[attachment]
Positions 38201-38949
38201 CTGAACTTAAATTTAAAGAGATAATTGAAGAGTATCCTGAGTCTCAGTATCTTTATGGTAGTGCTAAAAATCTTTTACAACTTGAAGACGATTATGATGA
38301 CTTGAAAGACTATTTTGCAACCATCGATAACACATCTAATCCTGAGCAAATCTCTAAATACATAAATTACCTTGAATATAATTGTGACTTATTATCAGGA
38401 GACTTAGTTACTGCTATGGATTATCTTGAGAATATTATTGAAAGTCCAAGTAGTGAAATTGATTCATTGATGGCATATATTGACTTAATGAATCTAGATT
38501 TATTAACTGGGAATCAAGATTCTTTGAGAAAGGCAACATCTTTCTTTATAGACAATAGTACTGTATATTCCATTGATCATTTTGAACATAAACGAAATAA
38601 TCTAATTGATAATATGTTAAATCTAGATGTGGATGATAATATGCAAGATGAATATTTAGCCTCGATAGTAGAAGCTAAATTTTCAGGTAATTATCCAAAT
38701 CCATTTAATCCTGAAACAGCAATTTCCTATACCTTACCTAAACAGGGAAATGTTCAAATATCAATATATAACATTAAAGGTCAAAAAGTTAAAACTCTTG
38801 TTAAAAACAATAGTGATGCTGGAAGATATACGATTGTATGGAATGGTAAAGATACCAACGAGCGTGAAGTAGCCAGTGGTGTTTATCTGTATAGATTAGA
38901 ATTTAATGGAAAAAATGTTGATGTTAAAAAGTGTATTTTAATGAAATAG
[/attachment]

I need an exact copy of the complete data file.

Positions 38201-38949
38201 CTGAACTTAAATTTAAAGAGATAATTGAAGAGTATCCTGAGTCTCAGTATCTTTATGGTAGTGCTAAAAATCTTTTACAACTTGAAGACGATTATGATGA
38301 CTTGAAAGACTATTTTGCAACCATCGATAACACATCTAATCCTGAGCAAATCTCTAAATACATAAATTACCTTGAATATAATTGTGACTTATTATCAGGA
38401 GACTTAGTTACTGCTATGGATTATCTTGAGAATATTATTGAAAGTCCAAGTAGTGAAATTGATTCATTGATGGCATATATTGACTTAATGAATCTAGATT
38501 TATTAACTGGGAATCAAGATTCTTTGAGAAAGGCAACATCTTTCTTTATAGACAATAGTACTGTATATTCCATTGATCATTTTGAACATAAACGAAATAA
38601 TCTAATTGATAATATGTTAAATCTAGATGTGGATGATAATATGCAAGATGAATATTTAGCCTCGATAGTAGAAGCTAAATTTTCAGGTAATTATCCAAAT
38701 CCATTTAATCCTGAAACAGCAATTTCCTATACCTTACCTAAACAGGGAAATGTTCAAATATCAATATATAACATTAAAGGTCAAAAAGTTAAAACTCTTG
38801 TTAAAAACAATAGTGATGCTGGAAGATATACGATTGTATGGAATGGTAAAGATACCAACGAGCGTGAAGTAGCCAGTGGTGTTTATCTGTATAGATTAGA
38901 ATTTAATGGAAAAAATGTTGATGTTAAAAAGTGTATTTTAATGAAATAG